Dylan continues to describe empathy. “Empathy is not endorsement. Empathizing with someone you profoundly disagree with does not suddenly compromise your own deeply held beliefs and endorse theirs. It just means that you’re acknowledging the humanity of someone who was raised to think very differently from you.”

In order to be empathetic, to acknowledge the humanity of someone else, and to ultimately Unite Widely, we need to individually have a healthy personal identity that is not so easily influenced by outside sources. Christena Cleveland tells us that “identity and self-esteem processes are driven by a sinister force: our unmet desire to feel good about ourselves.” So, if we’re driven by a desire to feel good about ourselves, that makes being empathetic (the ability to understand and share the feelings of another), next to impossible.

This has caused me to really consider that if I hear a view or perspective that creates an emotional reaction, maybe I need to do more work on my own personal identity. Is my emotional reaction more about me than about what they are saying or proposing? If I have a resilient personal identity, then I should be able to choose how I respond and really listen to their perspective. In other words, empathize.

This is likely why the NeuroLeadership Institute started their three points with Listen Deeply. If we can’t Listen Deeply, we can’t really empathize. And, if we can’t empathize, how in the world can we Unite Widely?

Personal Challenge

I’ll end this post with a challenge for how to Unite Widely. If someone shares a similar view, perspective, or experience, it’s fairly easy to empathize. What if you find someone who has a dissimilar view and ask them why they have that view, to empathize, not debate? If you aren’t ready for that, maybe take a few minutes and listen, really listen, to an opposing political view (since there’s currently an abundance, regardless of your view) and ask yourself, why do they have that view. This doesn’t mean you endorse their view, just listen to understand, to acknowledge their humanity. That gets a step closer to empathy, which then gets a step closer to Unite Widely.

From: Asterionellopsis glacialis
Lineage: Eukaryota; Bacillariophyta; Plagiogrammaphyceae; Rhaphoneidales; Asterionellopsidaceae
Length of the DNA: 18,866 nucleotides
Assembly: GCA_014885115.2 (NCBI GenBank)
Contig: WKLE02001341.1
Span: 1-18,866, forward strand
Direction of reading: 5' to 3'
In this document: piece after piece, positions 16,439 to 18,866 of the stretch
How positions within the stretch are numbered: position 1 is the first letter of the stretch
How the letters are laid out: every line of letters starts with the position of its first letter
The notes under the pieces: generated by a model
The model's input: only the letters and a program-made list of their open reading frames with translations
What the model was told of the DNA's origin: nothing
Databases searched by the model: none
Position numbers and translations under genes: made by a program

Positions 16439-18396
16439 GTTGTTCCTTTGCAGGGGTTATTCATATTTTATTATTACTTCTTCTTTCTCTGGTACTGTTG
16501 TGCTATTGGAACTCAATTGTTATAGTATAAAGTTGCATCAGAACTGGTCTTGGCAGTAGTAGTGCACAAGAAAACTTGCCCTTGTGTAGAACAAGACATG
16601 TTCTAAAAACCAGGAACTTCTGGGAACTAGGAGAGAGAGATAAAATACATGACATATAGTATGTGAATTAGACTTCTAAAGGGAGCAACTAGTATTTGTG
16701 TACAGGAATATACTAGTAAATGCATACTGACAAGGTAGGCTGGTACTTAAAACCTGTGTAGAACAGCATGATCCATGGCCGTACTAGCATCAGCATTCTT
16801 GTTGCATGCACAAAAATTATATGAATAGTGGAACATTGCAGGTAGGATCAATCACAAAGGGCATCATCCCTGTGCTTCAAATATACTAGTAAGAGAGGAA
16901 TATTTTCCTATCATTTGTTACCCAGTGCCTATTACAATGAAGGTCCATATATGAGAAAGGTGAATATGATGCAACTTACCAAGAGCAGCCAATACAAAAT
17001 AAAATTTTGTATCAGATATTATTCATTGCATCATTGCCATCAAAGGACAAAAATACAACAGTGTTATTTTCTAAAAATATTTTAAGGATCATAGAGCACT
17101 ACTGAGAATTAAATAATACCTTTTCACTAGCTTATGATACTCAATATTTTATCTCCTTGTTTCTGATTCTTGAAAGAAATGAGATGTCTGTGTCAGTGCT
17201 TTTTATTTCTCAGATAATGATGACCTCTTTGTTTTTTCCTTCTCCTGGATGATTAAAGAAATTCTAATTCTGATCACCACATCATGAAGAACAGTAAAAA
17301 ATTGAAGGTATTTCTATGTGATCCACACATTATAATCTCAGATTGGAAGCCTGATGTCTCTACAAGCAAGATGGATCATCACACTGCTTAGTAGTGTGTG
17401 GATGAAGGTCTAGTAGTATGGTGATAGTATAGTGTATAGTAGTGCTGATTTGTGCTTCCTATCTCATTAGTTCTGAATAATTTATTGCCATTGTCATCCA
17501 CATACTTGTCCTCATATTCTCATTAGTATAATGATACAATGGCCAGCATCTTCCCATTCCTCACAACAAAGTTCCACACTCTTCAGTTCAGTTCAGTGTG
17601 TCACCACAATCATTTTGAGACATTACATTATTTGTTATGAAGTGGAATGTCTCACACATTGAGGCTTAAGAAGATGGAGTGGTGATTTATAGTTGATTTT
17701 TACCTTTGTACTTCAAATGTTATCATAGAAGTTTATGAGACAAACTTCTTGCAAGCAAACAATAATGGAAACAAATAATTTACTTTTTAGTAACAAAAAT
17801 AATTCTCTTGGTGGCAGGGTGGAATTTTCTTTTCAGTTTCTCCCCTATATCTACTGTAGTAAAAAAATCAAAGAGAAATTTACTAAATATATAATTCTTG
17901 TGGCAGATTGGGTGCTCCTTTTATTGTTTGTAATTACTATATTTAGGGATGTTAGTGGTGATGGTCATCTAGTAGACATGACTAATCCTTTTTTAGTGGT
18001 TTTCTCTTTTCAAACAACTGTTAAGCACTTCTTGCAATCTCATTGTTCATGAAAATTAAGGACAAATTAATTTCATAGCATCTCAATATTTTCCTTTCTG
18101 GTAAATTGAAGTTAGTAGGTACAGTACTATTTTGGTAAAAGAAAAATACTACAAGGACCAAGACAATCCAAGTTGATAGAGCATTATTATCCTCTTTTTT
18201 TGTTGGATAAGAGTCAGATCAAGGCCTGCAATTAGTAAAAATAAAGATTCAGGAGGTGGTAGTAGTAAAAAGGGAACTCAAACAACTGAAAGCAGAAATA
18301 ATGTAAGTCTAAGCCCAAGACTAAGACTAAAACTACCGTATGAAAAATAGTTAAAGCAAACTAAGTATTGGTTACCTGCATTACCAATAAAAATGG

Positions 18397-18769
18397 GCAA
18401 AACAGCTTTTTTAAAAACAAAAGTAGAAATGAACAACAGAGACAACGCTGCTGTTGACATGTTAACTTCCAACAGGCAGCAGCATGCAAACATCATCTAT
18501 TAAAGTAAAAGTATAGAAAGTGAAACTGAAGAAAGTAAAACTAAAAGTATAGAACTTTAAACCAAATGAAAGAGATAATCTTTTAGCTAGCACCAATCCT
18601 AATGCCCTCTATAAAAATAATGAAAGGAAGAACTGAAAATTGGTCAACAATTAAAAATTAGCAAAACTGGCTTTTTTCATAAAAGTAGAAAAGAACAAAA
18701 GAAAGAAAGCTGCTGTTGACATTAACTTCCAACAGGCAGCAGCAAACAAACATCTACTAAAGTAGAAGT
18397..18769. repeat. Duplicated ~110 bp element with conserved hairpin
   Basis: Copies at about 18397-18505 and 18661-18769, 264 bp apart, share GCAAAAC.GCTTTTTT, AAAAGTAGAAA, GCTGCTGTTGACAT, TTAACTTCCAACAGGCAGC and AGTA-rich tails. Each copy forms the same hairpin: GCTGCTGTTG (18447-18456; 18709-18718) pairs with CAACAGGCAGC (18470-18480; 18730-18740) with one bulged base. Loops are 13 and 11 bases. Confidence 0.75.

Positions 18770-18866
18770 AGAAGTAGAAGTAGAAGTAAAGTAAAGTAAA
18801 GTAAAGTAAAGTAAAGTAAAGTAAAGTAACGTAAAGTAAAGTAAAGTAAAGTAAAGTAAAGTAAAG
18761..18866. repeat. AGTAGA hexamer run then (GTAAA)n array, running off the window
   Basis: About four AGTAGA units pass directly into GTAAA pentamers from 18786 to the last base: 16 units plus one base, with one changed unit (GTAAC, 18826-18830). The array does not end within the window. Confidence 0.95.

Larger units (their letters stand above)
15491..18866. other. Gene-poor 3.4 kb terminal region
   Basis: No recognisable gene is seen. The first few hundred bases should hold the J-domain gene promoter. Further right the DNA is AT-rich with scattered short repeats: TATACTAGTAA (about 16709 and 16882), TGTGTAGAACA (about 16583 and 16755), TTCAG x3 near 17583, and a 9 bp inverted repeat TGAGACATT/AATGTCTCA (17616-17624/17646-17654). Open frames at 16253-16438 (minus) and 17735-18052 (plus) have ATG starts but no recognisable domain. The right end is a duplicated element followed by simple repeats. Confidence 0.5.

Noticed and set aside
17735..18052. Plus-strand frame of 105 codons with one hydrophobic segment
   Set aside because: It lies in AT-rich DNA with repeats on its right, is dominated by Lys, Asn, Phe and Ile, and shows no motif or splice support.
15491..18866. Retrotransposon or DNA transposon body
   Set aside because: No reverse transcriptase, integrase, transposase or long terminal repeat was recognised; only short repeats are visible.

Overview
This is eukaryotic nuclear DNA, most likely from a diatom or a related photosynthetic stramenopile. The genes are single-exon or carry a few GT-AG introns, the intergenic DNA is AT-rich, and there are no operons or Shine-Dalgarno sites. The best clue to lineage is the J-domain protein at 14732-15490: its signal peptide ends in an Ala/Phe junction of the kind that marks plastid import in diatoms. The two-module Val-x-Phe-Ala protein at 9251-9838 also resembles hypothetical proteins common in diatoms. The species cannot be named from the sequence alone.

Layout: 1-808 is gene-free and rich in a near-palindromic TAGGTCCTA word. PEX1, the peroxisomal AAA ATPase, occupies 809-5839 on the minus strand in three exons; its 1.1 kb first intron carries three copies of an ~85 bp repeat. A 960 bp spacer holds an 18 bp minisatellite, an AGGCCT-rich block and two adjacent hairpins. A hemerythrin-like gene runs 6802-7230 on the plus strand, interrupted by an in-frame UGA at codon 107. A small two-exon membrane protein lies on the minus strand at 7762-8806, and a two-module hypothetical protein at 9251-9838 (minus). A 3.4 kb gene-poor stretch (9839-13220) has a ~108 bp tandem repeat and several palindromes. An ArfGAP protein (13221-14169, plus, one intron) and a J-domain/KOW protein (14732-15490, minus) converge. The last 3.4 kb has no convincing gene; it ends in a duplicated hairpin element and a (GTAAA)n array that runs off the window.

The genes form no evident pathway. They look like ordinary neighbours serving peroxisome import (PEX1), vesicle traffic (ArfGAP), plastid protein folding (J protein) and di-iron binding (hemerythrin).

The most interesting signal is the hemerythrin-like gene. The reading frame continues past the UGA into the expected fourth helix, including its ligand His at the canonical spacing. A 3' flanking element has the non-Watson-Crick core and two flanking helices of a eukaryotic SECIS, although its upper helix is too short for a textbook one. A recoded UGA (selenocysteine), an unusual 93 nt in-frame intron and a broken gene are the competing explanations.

Listen Deeply. Unite Widely. Lead with bold grace.

Leaders, Listen Deeply, Especially Now

Listen with the intent to understand, not with the intent to reply. ~Stephen Covey

Whether the topic is the pandemic, politics, or the postal service, what I see is a lot of people talking (or yelling) at each other and basically getting nowhere. What we see on the public stage these days may not be all that different from what we see day to day in organizations. The lost ability to listen deeply.

Photo by kyle smith on Unsplash

To listen deeply we must remove any threats for the other person(s) to openly share what they are thinking and feeling. We need to create and extend psychological safety. A climate in which people feel safe expressing ideas, concerns, feelings, and perspectives without fear of embarrassment, ridicule, or retribution.  

If someone feels a threat, their fight-or-flight response may be triggered. When we feel threatened we literally have a physical reaction that causes tunnel vision. If we see a physical threat, our pupils dilate so we can be more observant of the threat. Our peripheral vision shrinks, reducing our field of vision to a tight circle in front of us so we can be more focused on the immediate threat rather than other details. We then have tunnel vision.

That same tunnel vision occurs when we sense any kind of threat – physical or social. We literally can’t think straight which only increases the feeling of being threatened. Feeling threatened blocks our creativity, reduces our ability to solve problems, and makes it harder for us to communicate and collaborate with others.

How do leaders create psychological safety to listen deeply?

Try using the SCARF Model. It was developed by David Rock as a brain-based model for collaborating with others.

S – Status – your relative importance to others. It’s about feeling cared for, respected, and valued; knowing where you fit. You know that it’s okay to be clumsy in what you say because it’s safe. Don’t devalue another’s perspective by trying to explain it away.

C – Certainty – your ability to predict the future. You can predict the future if you are in the loop, you know what’s going on, you have the same information as other people. Share information often and generously.

A – Autonomy – your sense of control over events. When you are given choices you have a sense of control. You get to choose what and how you share. Create multiple means for others to choose how they provide input and interact.

R – Relatedness – how safe you feel with others. You feel like you belong and are a part of the group. You receive cues about warmth, curiosity, and openness to your perspective. Instead of disagreeing, ask to help you understand their perspective.

F – Fairness – how fair you perceive the exchanges between people. You feel like people are treated impartially. The expectations are the same for everyone. Never show favor or exclude people intentionally.

Create psychological safety. Listen deeply. Lead with bold grace.